What are your plans for after Codecool?

Barnabas: I will start looking at web app front-end developer jobs with real confidence after this competition.

Balint: Precision planning is far from me, I have always been going with the flow. I’m curios about the Test Automation specialisation at the moment.

Kristof: I liked the web modul best so far and especially after this result I’m looking forward to become a web developer, too.

What will you do with with your prize? You’ve got some EMAG vouchers.

Zsofi: I haven’t decided yet. I want to make good use of it.

Balint: I killed my laptop a few months ago, so I got a new one from my prize.

Kristof: I have always wanted a smart watch, but I’ve never came around investing in it. Now I have.

What is the biggest learning for you from the competition? Is there anything your would do differently in retrospect? Would you ever enter a hackathon again?

Zsofi: The biggest learning for me, how much I actually learnt during the ride. I’m satisfied with our performance and would definitely go for another hackathon, too, sometime.

Barnabas: In the beginning I haven’t even realised how big of a task we took on. It even started to get a little scary after a while. But seeing that we can do all this, I started to come up with new ideas and challenges in the last days. I would definitely do something like this again.

Balint: i would do a lot of things differently, for example I would stick to naming conventions form the very beginning, and make SCRUM standups regular. But we all did our best, and I would definitely do this again.

Kristof: Since this was my first hackathon, I would do many things differently. But it was an amazing experience and I would definitely be up for the challenge again.

Inspired by this success story? Want to work with juniors like these amazing Codecoolers?

Our fresh graduates are waiting. Reach out and let’s discuss how we can help you.

We can’t wait to talk to you!

Boost Team Productivity: Follow These 4 Rules of Doing by Non-Doing

Looking to learn new ways to make your team productive? Non-doing doesn’t exactly sound like a productivity spell, but it can become one. Let’s see, how.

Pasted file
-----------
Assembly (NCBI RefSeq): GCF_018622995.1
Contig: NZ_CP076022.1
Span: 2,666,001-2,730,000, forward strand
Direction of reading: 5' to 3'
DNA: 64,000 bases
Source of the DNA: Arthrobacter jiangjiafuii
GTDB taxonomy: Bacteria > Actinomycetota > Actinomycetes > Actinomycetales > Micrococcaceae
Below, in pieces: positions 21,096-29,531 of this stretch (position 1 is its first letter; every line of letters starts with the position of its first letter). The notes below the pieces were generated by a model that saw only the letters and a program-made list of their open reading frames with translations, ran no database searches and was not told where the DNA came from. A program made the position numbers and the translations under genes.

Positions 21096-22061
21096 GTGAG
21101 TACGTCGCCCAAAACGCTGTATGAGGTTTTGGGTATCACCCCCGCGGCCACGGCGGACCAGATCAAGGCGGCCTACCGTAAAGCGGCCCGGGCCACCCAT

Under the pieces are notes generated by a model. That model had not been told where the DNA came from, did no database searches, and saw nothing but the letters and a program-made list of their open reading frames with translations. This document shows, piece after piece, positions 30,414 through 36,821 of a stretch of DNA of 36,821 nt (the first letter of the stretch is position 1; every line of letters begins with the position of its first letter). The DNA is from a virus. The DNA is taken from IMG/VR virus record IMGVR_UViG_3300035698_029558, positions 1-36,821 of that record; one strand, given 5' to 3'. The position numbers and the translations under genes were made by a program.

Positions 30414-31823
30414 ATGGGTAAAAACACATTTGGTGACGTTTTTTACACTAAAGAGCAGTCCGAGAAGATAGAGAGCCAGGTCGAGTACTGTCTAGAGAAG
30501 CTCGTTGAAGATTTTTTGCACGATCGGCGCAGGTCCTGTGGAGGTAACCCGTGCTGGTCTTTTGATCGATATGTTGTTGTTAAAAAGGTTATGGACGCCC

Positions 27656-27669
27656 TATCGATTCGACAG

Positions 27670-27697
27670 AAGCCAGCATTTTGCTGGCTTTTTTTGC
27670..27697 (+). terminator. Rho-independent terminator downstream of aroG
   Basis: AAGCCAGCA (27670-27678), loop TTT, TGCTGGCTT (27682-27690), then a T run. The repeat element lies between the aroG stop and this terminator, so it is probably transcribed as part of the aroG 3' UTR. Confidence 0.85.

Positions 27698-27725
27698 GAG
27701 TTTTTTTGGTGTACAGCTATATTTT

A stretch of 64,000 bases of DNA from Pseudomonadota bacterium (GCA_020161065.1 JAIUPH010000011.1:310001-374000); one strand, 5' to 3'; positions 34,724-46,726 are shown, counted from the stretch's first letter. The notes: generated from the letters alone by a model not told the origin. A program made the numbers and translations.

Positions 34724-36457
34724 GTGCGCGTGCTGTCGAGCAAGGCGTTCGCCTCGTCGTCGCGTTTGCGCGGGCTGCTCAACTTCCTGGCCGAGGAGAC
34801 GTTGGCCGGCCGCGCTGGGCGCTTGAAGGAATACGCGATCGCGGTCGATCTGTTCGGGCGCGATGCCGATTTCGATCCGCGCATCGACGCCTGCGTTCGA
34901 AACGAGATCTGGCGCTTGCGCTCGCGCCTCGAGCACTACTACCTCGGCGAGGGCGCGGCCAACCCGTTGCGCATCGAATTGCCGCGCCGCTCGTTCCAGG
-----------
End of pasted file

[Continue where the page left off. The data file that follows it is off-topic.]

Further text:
As we are slowly returning to some kind of a new normal and exploring hybrid work options, productivity challenging online meetings, home office days and virtual team setups remain our reality.

Managing a learning organisation, team energy and effectiveness has never been more more tricky, than in this almost-post-pandemic era. We have to learn new ways to stay productive again, even if they make us leave our comfort zones for a change.

Non-doing doesn’t exactly sound like a productivity spell, but it can become one. The idea is not new at all, but it might just be time to revive it.

Where does the concept come from and what does it even mean?

It’s an ancient idea that’s certainly stood the test of time, having first appeared in the great Chinese philosopher Lao Tzu’s writings over 2000 years ago. And although “wu wei” literally means non-doing or non-action, it’s anything but a form of passivity.

Think of non-doing as effortless action: getting the greatest outcome possible by doing the least possible.

Why is it relevant today?

But why should we embrace this very concept in an age of constant change, competition and pressure to perform?

For starters, because it’s time for leaders reinventing their management styles.

In the golden age of the knowledge society, autocratic management (even the parental style, with the kindest possible intent) is hardly ever a good strategy. The most successful companies and teams out there aren’t the ones that always follow the rules but the ones that don’t think twice before completely rewriting them. And they tend to have managers that expect the same from their employees.

In a game where creativity wins it all, good leadership isn’t about instructing, dictating or checking. It’s more about asking, inspiring and supporting. In other words, non-doing.

Here are our 4 don’ts, if you want to master the art of effortless action.

1. Don’t try to be a know-it-all

A company culture based on non-doing is built on the fact that no one holds the Philosopher’s Stone. Meaning that no leader or team member has the ultimate truth.

Why is this important?

First, because there is no Philosopher’s Stone – and noone is infallible.

Second, because if you obsess about single truths, you’ll encourage unhealthy group dynamics. Whether you’re in a meeting or in a classroom, if your feeling of being right shoots up, so does your feeling of authority right away. Authority limits flow, creativity and innovation.